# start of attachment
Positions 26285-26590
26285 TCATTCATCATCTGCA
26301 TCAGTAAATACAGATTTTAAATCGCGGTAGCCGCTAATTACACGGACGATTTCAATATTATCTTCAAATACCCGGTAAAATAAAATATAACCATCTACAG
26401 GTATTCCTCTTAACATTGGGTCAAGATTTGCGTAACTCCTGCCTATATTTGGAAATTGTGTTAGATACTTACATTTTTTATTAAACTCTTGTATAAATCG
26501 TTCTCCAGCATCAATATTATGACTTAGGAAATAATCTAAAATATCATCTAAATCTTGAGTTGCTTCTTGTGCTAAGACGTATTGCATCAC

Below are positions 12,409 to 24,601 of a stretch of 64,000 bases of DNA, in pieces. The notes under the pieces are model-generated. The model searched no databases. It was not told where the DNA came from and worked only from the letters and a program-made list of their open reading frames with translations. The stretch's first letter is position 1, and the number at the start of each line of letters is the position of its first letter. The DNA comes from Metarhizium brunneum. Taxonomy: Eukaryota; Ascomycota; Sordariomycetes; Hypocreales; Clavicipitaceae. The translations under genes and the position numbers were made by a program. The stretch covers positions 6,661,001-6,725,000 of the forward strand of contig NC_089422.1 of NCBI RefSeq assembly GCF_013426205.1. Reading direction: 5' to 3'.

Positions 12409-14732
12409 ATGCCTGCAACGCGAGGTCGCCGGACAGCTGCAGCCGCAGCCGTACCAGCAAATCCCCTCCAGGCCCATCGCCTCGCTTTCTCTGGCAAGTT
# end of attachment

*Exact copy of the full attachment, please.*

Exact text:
Positions 26285-26590
26285 TCATTCATCATCTGCA
26301 TCAGTAAATACAGATTTTAAATCGCGGTAGCCGCTAATTACACGGACGATTTCAATATTATCTTCAAATACCCGGTAAAATAAAATATAACCATCTACAG
26401 GTATTCCTCTTAACATTGGGTCAAGATTTGCGTAACTCCTGCCTATATTTGGAAATTGTGTTAGATACTTACATTTTTTATTAAACTCTTGTATAAATCG
26501 TTCTCCAGCATCAATATTATGACTTAGGAAATAATCTAAAATATCATCTAAATCTTGAGTTGCTTCTTGTGCTAAGACGTATTGCATCAC

Below are positions 12,409 to 24,601 of a stretch of 64,000 bases of DNA, in pieces. The notes under the pieces are model-generated. The model searched no databases. It was not told where the DNA came from and worked only from the letters and a program-made list of their open reading frames with translations. The stretch's first letter is position 1, and the number at the start of each line of letters is the position of its first letter. The DNA comes from Metarhizium brunneum. Taxonomy: Eukaryota; Ascomycota; Sordariomycetes; Hypocreales; Clavicipitaceae. The translations under genes and the position numbers were made by a program. The stretch covers positions 6,661,001-6,725,000 of the forward strand of contig NC_089422.1 of NCBI RefSeq assembly GCF_013426205.1. Reading direction: 5' to 3'.

Positions 12409-14732
12409 ATGCCTGCAACGCGAGGTCGCCGGACAGCTGCAGCCGCAGCCGTACCAGCAAATCCCCTCCAGGCCCATCGCCTCGCTTTCTCTGGCAAGTT